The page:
Diet Soap Podcast #223: Death and Other Impossibilities

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Death is the subject this week as I talk to Daniel Coffeen about his neurosis, his grieving, and his buddhist therapist. The inevitability and impossibility of death is the subject as the sophist or rhetor and I try to figure out what life is all about and how we might live on in the face of our inevitable end.

You might hear a bit of a difference this week as I’m trying out my new Snowball Microphone and I’d like to thank Andy Marshall for his generous donation. Andy will be receiving the old Snowball microphone in the next week, after I get a chance to sign the thing.

I’d also like to urge regular listeners to the Diet Soap podcast to find the paypal buttons at dietsoap.podomatic.com. Also, the podcast is also available via iTunes and I urge people who enjoy this show to consider leaving a review at iTunes in lieu of a donation.

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Soap Zero 2: Enlightenment Interrupted

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German Idealism and the Enlightenment are the subjects this week as Michael Steinberg discuss his book “Enlightenment Interrupted.” Steinberg is an independent scholar and practicing attorney with a PhD in intellectual history from the University of Rochester. His book “Enlightenment Interrupted (The Lost Moment of German Idealism and the Reactionary Present)” came out from Zero Books in July of this year.

Previous books from Mr. Steinberg include The Fiction of a Thinkable World and A New Biology of Religion.

Professor Andrew Nash at the University of Cape Town praised the book. He wrote, “Michael Steinberg’s “Enlightenment Interrupted” is a master class and a rollercoaster ride, all at once. The pitfalls of abstract individualism have been pointed out since Hegel, and explaining them has been central to radical political thought for fifty years by now. But it’s never been easy to grasp concretely how that separation of self and world came about, and what the alternative to it could have been.”

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Diet Soap Podcast #221: The Making of Indebted Man

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Nietzsche and Marx are the primary subjects this week as Daniel Coffeen and I discuss the book The Making of Indebted Man.

The MIT press website describes the thesis of the book as follows:

The debtor-creditor relation, which is at the heart of this book, sharpens mechanisms of exploitation and domination indiscriminately, since, in it, there is no distinction between workers and the unemployed, consumers and producers, working and non-working populations, between retirees and welfare recipients. They are all “debtors,” guilty and responsible in the eyes of capital, which has become the Great, the Universal, Creditor.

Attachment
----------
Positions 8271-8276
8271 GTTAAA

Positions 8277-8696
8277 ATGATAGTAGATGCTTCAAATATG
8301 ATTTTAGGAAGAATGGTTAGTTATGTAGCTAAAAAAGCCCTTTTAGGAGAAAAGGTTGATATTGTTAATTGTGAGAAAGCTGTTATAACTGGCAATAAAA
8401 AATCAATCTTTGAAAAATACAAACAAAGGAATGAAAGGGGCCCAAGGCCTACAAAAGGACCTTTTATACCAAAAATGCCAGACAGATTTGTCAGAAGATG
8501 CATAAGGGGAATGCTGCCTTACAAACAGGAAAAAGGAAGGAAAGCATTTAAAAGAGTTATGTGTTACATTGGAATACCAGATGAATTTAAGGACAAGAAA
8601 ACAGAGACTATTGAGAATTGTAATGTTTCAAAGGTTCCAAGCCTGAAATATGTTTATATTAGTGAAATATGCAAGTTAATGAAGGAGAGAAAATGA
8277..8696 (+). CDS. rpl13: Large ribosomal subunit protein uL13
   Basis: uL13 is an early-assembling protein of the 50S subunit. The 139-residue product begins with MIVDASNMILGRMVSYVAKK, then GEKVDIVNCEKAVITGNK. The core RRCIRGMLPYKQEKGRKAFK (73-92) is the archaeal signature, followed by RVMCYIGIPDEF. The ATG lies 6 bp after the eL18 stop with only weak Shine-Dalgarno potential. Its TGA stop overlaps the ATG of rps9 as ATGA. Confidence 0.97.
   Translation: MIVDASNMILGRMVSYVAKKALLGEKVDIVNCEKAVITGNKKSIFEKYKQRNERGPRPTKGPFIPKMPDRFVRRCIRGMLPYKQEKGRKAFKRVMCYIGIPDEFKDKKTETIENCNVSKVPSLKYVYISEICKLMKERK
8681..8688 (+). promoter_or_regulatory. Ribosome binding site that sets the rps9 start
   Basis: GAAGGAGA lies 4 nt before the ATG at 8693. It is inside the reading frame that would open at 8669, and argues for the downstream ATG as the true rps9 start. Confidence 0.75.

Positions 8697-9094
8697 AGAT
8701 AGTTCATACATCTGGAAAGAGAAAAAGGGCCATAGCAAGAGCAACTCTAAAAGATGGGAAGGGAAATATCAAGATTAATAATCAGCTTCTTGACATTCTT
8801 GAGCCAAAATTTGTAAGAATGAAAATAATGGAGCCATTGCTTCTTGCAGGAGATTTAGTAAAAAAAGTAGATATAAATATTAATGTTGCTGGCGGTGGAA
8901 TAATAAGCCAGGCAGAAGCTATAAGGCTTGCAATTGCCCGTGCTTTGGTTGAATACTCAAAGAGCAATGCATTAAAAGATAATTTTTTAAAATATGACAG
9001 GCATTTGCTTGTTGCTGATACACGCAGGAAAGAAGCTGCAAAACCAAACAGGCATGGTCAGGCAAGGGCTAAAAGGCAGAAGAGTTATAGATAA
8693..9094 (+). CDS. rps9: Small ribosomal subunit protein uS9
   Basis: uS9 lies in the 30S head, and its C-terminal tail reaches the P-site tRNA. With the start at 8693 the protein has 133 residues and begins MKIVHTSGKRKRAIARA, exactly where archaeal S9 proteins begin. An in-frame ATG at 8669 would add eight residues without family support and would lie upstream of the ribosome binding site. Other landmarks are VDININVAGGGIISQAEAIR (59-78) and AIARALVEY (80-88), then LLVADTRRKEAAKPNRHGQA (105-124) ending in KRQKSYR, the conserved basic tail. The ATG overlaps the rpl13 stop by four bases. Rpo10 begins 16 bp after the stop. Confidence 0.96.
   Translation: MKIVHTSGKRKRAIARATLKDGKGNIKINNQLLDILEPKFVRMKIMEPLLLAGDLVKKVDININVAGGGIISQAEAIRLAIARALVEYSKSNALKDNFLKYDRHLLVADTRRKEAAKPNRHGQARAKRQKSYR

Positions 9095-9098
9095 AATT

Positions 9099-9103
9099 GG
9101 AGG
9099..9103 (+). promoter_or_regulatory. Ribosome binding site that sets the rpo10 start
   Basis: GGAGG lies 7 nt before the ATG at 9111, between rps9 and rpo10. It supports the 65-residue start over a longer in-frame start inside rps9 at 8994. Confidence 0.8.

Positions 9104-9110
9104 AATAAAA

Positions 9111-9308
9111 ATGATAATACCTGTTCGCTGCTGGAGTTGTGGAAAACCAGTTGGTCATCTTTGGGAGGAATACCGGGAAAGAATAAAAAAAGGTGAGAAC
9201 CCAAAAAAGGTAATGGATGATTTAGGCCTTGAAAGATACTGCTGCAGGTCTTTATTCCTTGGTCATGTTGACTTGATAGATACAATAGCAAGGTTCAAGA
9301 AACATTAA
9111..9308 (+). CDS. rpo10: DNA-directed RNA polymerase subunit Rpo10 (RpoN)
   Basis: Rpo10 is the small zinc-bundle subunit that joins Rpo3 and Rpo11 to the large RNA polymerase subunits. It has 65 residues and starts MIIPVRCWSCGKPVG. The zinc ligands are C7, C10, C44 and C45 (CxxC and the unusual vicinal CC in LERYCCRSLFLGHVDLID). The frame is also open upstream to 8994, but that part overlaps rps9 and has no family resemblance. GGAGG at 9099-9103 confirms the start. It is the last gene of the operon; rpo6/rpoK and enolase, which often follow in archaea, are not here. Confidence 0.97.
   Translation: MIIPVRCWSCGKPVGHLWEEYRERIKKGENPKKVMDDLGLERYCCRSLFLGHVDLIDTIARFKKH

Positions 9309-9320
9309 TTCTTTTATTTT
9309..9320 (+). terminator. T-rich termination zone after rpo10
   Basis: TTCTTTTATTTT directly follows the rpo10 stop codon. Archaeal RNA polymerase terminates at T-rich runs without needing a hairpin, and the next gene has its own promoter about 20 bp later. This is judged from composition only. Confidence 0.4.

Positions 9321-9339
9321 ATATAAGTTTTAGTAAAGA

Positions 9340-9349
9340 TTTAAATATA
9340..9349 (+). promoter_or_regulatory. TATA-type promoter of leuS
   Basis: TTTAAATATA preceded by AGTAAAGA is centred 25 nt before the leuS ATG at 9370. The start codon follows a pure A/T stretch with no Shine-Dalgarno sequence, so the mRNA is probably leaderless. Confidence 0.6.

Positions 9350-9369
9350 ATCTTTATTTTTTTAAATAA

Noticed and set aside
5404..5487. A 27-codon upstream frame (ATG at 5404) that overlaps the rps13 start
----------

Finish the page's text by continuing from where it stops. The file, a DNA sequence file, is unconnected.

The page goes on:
You might guess that I, being a wannabe Marxist, take some issue with that description of Capital, but Coffeen and I found points of agreement along the way in this conversation, both with each other and with the author Maurizio Lazaarato.

I’d like to urge regular listeners to the podcast to find the paypal buttons at dietsoap.podomatic.com. Also, the podcast is available via iTunes and I urge people who enjoy this show to consider leaving a review of at iTunes in lieu of a donation.

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Diet Soap Podcast #220: Karl Marx’s Reluctant Idealism

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Karl Marx and Hegel are the subjects this week as I talk to my friend Andy Marshall about Marx’s Critique of Hegel’s Philosophy in general. This conversation comes on the heels of a Facebook row with C Derick Varn wherein Varn took the widely accepted position that Marx was a materialist and Hegel was an idealist, while I argued that Marx was too enamored with Hegel’s dialectical logic and the unity of subject and object to really escape the Platonic Realm entirely.

I’d like to thank Andy Marshall, Penny R, Reagan S, and Shane S, for their generous one time donations to the Diet Soap podcast, and to thank Andy Marshall, Ted F, John Spillane, Jacob L, and John L for their recurring donations. I urge regular listeners to the podcast to find the paypal buttons at dietsoap.podomatic.com. Also, the podcast is available via iTunes and I urge people who enjoy this show to consider leaving a review at iTunes in lieu of a donation.

In the words of the Marxist Humanist Raya Dunayevskaya Marx’s humanism was neither a rejection of idealism nor an acceptance of materialism, but the truth of both, and therefore a new unity.

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